PodBlog: Status of Stem Cell Therapies for MS
Episode 55 of the MSDF podcast features Michael Levy, MD, PhD, of Johns Hopkins University School of Medicine, who discusses the status of regenerative stem cell therapies for multiple sclerosis.
Episode 55 of the MSDF podcast is out. Check it out. The podcast features an interview with Michael Levy, MD, PhD, of Johns Hopkins University School of Medicine, who discusses the status of regenerative stem cell therapies for multiple sclerosis with host Dan Keller.
In a recent review (Levy et al., 2015), Levy explained why researchers are testing stem cell therapies:
The primary goal for regeneration in demyelinating conditions and trauma is to remyelinate otherwise healthy, intact axons. To that end, several companies and academic groups have developed stem cells designed for transplantation into the area of the demyelinated lesion, intended to differentiate in response to the local environment and produce functional myelin. While animal studies have suggested this may be possible, no human study has yet definitively demonstrated this objective.
The same podcast points out updates in our Drug-Development Pipeline. For example, one update reflects the finding that ocrelizumab slows disease progression in primary progressive MS, the first drug to do so, as described in the drugmaker’s news release.
Another update reflects a new meta-analysis by the evidence-based medicine mavens at the Cochrane Multiple Sclerosis group. It compares 39 different clinical trials involving more than 25,000 patients to rank benefits and acceptability of 15 different MS drugs. Doctors and patients need even better information to make decisions, the authors conclude. They call for more randomized studies directly comparing active agents, no more placebo-controlled studies, and long-term follow-up of all drug studies.
In our picks of papers of the week, one study comes from the Italian registry of pediatric MS patients treated with natalizumab. Researchers evaluated 101 boys and girls. Natalizumab was safe, well tolerated, and effective, they report. Time on the drug varied, but the overall mean was about three years. Most of the patients switched because of a poor response to first-line drugs, such as interferon β and glatiramer acetate. The patients’ sera were assessed for anti-JC virus antibodies to prevent the rare but dangerous brain infection associated with natalizumab.
Two other studies caught our eye this week. One goes into the new insights from live imaging in the central nervous systems of mice. The authors outline potential applications that could lead to therapies to protect or restore myelin. Another study asked whether spasticity of lower limbs could be helped with anodal transcranial direct current stimulation in 20 MS patients. The answer is no, based on results of the small randomized double-blind clinical trial. This is not to be confused with another noninvasive technique that seems to reduce spasticity, called transcranial magnetic stimulation.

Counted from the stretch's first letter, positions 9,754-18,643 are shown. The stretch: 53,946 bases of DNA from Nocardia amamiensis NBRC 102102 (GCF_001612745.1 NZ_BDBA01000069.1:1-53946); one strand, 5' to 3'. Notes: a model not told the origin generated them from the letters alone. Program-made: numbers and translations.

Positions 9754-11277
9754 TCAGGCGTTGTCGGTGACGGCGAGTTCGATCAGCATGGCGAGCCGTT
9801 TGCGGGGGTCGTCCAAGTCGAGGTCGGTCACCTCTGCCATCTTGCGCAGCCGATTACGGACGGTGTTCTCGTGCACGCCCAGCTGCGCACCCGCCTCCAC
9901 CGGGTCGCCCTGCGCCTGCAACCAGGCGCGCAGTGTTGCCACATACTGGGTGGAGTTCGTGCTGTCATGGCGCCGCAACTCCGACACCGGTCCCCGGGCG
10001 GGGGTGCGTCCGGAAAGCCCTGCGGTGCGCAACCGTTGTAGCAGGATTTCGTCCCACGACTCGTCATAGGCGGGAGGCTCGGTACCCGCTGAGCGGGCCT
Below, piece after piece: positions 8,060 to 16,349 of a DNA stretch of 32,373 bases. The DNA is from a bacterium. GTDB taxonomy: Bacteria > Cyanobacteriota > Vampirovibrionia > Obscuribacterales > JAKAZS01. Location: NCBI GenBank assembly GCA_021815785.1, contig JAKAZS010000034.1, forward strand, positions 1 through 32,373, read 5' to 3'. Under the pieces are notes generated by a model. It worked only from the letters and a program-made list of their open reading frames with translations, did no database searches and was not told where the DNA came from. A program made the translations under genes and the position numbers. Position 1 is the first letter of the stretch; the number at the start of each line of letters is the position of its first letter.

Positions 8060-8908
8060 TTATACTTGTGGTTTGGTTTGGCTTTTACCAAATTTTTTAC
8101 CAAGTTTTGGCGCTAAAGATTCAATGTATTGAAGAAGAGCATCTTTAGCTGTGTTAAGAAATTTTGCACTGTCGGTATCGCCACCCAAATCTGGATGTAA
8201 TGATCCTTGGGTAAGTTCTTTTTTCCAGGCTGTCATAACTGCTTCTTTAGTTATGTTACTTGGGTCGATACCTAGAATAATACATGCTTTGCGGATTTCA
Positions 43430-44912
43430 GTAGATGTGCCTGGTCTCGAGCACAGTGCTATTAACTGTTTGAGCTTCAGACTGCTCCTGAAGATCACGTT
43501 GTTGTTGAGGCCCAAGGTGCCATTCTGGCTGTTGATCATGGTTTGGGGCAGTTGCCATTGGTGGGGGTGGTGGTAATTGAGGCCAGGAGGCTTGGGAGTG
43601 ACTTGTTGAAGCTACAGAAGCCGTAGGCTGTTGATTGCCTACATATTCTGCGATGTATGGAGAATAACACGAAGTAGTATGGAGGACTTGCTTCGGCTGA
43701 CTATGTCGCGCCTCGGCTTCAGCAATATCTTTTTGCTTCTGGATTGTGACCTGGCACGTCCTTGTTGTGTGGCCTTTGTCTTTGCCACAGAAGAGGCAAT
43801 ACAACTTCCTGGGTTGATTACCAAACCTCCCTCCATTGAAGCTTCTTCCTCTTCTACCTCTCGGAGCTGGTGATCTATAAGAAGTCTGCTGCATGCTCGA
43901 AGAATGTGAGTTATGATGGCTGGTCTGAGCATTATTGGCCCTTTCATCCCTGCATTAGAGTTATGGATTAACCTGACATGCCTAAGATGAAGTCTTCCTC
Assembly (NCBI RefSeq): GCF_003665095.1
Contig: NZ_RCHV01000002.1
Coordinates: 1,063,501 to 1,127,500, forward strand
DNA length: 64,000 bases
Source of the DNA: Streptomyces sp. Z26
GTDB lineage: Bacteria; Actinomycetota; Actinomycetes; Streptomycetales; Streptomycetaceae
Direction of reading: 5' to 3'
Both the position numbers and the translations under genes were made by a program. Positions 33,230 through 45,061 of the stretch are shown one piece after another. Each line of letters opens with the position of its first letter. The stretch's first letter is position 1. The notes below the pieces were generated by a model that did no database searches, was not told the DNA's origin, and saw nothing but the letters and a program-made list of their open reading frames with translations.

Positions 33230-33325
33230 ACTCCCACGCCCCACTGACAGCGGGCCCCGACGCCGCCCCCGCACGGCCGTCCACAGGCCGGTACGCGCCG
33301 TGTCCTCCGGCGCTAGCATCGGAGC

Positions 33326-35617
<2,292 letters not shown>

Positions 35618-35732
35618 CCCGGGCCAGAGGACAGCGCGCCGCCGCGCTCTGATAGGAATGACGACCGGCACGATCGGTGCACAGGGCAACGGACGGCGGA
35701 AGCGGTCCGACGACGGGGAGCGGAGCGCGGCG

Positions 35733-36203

The MSDF team is attending this week’s ECTRIMS meeting in Barcelona, Spain. If you, too, will be at the conference and would like to meet with us—or if you’re interested in being interviewed about your research for a future podcast—please email us at firstname.lastname@example.org.
NOTE: Carol Cruzan Morton has assumed the role of executive editor at MS Discovery Forum. The longtime journalist will draw on her deep science reporting and writing experience. She will build on the great record established at MSDF—the podcast interviews, data visualizations, extensive drug database, and of course the research news and thoughtful perspectives that are helping to shape new futures for people with MS and related conditions. We're always looking for ways that MS Discovery Forum can best serve the MS research community to spark new ideas, collaborations, and better understanding of myelin disorders. We’re excited about the next era at MS Discovery Forum.
Disclosures and sources of funding
Podcast feature interview: Levy receives research support from the U.S. National Institutes of Health, Guthy Jackson Charitable Foundation, Acorda, Sanofi, NeuralStem, and Genentech, and serves as a consultant for Chugai Pharmaceuticals, GlaxoSmithKline, and MedImmune.